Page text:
Summary: The first in a seven week series on the "I Am" sayings of Jesus from John's gospel account.

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I’m not real big on New Year’s resolutions, but at the beginning of this year I set a personal goal to know Jesus better this year. So I’m really excited about the next seven weeks because we’re going to get to know Jesus better through His own words. Near the end of his gospel account, John describes why he has written that account:

Now Jesus did many other signs in the presence of the disciples, which are not written in this book; but these are written so that you may believe that Jesus is the Christ, the Son of God, and that by believing you may have life in his name.

John 20:30-31 (ESV)

The whole purpose of writing his gospel account is to demonstrate that Jesus is the Messiah, the Son of God, so that his readers might believe and receive eternal life. And one of the ways John does that is to record the account of seven miracles, or signs, that reveal Jesus as the Messiah and the Son of God.

But John also records seven times that Jesus describes who He is in His own words, using the words “I am…” As we’ll discuss in some more detail during the “Connections” time this morning, Jesus was clearly identifying Himself as God by using the very same words that His Heavenly Father had used to describe Himself as He spoke to Moses in the burning bush.

So for the next seven weeks, we’ll examine each of these seven sayings, and, as we do, we’ll let Jesus reveal Himself to us in His own words.

[Scripture readings and song]

[After the “In the Bag”]

There is nothing quite like hot bread right out of the oven, is there? So I’m sure that none of you are too disappointed that the “In the Bag” message this morning featured some fresh bread and that you got to share that bread with the kids.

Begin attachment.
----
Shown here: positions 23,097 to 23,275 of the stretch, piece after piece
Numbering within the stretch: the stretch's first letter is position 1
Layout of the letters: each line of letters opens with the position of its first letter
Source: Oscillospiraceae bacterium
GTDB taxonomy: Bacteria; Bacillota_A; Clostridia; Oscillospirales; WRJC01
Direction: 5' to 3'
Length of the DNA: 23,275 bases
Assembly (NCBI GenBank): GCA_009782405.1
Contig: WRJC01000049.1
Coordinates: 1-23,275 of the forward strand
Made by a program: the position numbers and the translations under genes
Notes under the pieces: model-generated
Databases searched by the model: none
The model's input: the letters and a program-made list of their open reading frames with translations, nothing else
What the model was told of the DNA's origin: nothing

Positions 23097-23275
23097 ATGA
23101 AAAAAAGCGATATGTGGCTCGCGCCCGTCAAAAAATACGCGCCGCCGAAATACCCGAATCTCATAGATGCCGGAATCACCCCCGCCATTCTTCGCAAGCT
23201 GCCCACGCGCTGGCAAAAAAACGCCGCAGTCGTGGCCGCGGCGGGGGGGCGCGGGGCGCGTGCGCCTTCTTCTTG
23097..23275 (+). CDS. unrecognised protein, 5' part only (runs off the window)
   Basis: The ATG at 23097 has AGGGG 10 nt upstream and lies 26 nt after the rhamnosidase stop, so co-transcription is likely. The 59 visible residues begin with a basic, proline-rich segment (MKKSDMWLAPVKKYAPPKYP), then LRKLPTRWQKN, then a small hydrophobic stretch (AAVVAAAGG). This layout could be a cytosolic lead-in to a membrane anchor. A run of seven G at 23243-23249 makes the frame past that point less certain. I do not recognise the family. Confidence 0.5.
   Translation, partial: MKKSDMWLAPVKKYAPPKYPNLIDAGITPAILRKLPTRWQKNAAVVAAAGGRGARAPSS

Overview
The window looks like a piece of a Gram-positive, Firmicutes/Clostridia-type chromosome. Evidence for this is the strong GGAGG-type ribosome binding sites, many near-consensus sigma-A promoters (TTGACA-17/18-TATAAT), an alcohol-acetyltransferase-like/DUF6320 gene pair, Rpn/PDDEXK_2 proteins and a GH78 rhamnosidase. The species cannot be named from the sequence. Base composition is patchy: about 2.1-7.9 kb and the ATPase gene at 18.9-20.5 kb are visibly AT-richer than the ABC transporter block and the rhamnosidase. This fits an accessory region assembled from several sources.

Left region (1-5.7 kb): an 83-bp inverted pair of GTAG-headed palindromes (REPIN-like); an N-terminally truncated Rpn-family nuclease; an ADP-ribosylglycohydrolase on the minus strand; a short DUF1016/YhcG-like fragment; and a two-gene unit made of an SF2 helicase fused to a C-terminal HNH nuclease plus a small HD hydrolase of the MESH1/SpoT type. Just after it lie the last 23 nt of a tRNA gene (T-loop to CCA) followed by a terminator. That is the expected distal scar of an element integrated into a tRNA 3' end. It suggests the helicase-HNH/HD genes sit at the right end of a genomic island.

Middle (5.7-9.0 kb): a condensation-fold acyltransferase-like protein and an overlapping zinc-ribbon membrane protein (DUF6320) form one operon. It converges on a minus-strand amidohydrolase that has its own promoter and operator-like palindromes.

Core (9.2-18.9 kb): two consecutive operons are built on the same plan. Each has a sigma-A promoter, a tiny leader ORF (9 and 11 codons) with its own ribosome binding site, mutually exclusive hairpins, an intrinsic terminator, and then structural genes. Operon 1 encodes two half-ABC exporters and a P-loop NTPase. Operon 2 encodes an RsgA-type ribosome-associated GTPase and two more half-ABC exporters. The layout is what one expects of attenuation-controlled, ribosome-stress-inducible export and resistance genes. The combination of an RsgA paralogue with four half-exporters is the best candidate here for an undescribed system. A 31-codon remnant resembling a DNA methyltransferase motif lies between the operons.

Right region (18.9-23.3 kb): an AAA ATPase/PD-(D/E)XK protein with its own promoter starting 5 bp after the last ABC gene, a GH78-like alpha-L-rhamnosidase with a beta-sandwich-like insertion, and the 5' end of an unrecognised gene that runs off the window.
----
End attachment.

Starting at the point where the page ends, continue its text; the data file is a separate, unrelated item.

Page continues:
How is that bread? It’s really good, isn’t it, and if you’re hungry it will satisfy your hunger, at least for the moment. But the problem with this bread is that some of you will already be hungry again before I’m done with this sermon.

Over 2,000 years ago, Jesus also shared a sermon that used bread as an object lesson. That sermon is recorded for us in John 6, so go ahead and turn there in your Bibles and we’ll read His message in just a moment. But first let’s set the scene.

Passover was approaching and Jesus went up on a mountain near the Sea of Galilee and prepared to teach. But before He proceeded to teach, Jesus fed the entire crowd with only five loaves of bread and two fish. After that Jesus withdrew from the crowd and later that evening He walked across the Sea to join His disciples who were in a boat on their way to Capernaum. The next morning, the crowds, realizing that Jesus was gone, got into their boats and also crossed over to Capernaum. We’ll pick up the account in verse 25:

When they found him on the other side of the sea, they said to him, “Rabbi, when did you come here?” Jesus answered them, “Truly, truly, I say to you, you are seeking me, not because you saw signs, but because you ate your fill of the loaves. Do not work for the food that perishes, but for the food that endures to eternal life, which the Son of Man will give to you. For on him God the Father has set his seal.” Then they said to him, “What must we do, to be doing the works of God?” Jesus answered them, “This is the work of God, that you believe in him whom he has sent.” So they said to him, “Then what sign do you do, that we may see and believe you? What work do you perform? Our fathers ate the manna in the wilderness; as it is written, ‘He gave them bread from heaven to eat.’”

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